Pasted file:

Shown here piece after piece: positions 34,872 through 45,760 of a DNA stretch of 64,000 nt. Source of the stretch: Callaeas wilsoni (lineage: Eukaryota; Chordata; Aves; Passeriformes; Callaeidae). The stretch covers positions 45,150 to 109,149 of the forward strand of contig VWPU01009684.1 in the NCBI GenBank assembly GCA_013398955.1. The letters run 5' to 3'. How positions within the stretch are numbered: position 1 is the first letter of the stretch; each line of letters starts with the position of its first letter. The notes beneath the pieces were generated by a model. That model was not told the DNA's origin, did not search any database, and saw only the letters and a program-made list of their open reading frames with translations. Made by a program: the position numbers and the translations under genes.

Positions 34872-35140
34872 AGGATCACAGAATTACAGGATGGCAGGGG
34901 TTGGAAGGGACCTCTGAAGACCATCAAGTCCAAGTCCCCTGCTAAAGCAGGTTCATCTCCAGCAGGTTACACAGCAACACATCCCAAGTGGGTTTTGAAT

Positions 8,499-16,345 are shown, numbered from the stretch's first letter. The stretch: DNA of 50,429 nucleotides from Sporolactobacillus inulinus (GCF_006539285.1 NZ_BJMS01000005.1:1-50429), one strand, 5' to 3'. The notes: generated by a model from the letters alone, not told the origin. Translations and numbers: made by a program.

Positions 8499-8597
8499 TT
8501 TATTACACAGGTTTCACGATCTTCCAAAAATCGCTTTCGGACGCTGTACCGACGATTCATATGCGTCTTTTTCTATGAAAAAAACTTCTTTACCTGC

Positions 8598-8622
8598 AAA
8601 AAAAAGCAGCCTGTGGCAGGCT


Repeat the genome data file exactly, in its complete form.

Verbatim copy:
Shown here piece after piece: positions 34,872 through 45,760 of a DNA stretch of 64,000 nt. Source of the stretch: Callaeas wilsoni (lineage: Eukaryota; Chordata; Aves; Passeriformes; Callaeidae). The stretch covers positions 45,150 to 109,149 of the forward strand of contig VWPU01009684.1 in the NCBI GenBank assembly GCA_013398955.1. The letters run 5' to 3'. How positions within the stretch are numbered: position 1 is the first letter of the stretch; each line of letters starts with the position of its first letter. The notes beneath the pieces were generated by a model. That model was not told the DNA's origin, did not search any database, and saw only the letters and a program-made list of their open reading frames with translations. Made by a program: the position numbers and the translations under genes.

Positions 34872-35140
34872 AGGATCACAGAATTACAGGATGGCAGGGG
34901 TTGGAAGGGACCTCTGAAGACCATCAAGTCCAAGTCCCCTGCTAAAGCAGGTTCATCTCCAGCAGGTTACACAGCAACACATCCCAAGTGGGTTTTGAAT

Positions 8,499-16,345 are shown, numbered from the stretch's first letter. The stretch: DNA of 50,429 nucleotides from Sporolactobacillus inulinus (GCF_006539285.1 NZ_BJMS01000005.1:1-50429), one strand, 5' to 3'. The notes: generated by a model from the letters alone, not told the origin. Translations and numbers: made by a program.

Positions 8499-8597
8499 TT
8501 TATTACACAGGTTTCACGATCTTCCAAAAATCGCTTTCGGACGCTGTACCGACGATTCATATGCGTCTTTTTCTATGAAAAAAACTTCTTTACCTGC

Positions 8598-8622
8598 AAA
8601 AAAAAGCAGCCTGTGGCAGGCT